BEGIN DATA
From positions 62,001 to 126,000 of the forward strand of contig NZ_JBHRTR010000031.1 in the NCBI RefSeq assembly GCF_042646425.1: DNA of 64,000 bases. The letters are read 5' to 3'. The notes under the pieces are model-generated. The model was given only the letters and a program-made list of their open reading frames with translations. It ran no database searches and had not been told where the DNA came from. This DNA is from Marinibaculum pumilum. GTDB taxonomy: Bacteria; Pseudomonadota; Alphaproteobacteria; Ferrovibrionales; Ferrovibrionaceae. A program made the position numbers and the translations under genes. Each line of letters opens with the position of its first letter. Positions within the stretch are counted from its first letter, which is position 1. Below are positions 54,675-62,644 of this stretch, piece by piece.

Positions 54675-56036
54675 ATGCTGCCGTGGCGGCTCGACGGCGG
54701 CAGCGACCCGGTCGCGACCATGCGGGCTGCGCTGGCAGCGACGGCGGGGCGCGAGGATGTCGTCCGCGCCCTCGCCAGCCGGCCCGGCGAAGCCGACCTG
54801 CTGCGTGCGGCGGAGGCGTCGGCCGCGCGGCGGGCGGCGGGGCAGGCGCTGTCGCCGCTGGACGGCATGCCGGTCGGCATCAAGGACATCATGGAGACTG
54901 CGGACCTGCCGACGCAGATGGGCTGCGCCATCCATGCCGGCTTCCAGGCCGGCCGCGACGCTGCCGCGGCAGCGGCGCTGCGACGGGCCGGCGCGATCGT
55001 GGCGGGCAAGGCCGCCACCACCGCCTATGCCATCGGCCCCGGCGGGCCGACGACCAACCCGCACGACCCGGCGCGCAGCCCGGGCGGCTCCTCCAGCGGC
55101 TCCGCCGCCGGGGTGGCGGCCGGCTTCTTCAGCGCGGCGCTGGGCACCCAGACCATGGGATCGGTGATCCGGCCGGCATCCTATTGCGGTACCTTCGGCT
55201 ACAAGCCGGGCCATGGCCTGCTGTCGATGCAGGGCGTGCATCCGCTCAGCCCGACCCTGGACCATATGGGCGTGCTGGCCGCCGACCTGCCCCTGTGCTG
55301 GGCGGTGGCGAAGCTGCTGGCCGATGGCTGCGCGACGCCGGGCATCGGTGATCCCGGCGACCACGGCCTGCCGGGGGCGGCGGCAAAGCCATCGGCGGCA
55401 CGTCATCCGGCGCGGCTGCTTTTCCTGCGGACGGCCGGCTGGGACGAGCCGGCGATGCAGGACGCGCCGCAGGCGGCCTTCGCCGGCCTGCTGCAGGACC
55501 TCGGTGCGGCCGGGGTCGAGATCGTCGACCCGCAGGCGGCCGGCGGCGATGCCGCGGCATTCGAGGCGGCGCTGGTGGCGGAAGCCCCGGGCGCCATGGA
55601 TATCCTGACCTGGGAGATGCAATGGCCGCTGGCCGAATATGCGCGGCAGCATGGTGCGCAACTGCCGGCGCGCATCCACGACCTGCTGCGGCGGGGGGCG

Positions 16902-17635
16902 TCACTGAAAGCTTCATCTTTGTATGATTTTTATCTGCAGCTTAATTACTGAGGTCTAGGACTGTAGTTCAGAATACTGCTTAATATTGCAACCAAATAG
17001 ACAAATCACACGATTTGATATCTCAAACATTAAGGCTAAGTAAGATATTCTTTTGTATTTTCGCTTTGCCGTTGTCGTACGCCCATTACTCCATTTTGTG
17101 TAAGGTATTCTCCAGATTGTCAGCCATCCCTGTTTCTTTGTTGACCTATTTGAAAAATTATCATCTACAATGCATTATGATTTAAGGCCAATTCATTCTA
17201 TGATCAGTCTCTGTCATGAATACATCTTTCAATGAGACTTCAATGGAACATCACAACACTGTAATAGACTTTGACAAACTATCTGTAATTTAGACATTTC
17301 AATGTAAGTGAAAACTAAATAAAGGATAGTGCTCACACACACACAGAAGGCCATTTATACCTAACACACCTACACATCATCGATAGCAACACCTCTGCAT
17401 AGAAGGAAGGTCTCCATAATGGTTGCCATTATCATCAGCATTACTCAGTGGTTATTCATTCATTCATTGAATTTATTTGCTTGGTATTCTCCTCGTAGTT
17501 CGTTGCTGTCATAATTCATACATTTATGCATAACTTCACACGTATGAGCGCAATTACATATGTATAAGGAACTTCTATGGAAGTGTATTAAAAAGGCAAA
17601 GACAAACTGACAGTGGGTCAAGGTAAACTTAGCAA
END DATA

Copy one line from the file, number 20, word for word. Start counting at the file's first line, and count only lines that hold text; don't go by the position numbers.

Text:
17401 AGAAGGAAGGTCTCCATAATGGTTGCCATTATCATCAGCATTACTCAGTGGTTATTCATTCATTCATTGAATTTATTTGCTTGGTATTCTCCTCGTAGTT